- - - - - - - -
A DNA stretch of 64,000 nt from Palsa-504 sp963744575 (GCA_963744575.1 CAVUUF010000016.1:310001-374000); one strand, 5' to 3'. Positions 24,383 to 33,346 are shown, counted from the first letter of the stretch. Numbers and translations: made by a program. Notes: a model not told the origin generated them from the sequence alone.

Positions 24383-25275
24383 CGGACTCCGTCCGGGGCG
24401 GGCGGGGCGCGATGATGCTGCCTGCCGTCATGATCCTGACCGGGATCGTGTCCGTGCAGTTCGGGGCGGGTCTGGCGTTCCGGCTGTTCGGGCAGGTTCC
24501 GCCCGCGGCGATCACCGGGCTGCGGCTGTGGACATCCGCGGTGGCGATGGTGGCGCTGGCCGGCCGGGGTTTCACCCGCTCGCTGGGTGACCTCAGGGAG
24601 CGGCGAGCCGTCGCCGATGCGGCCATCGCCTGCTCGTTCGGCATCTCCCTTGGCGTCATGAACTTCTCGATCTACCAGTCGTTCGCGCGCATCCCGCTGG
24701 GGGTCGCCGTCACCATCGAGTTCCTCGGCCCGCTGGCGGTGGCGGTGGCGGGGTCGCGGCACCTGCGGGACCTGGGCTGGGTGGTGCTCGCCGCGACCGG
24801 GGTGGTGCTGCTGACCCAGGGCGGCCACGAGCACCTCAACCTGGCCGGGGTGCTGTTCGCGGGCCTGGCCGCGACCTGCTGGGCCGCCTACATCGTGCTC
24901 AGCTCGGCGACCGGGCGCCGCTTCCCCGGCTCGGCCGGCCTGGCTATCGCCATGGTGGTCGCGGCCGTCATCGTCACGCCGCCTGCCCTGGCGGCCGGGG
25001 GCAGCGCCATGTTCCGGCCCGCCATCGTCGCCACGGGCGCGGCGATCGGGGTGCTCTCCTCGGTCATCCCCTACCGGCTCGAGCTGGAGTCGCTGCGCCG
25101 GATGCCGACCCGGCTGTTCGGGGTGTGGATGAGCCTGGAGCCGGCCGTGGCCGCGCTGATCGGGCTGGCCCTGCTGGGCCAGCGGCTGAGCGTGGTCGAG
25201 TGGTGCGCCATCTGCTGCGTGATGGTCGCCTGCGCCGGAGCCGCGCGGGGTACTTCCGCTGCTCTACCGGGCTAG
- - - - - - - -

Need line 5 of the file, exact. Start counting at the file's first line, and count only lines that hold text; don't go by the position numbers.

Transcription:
24501 GCCCGCGGCGATCACCGGGCTGCGGCTGTGGACATCCGCGGTGGCGATGGTGGCGCTGGCCGGCCGGGGTTTCACCCGCTCGCTGGGTGACCTCAGGGAG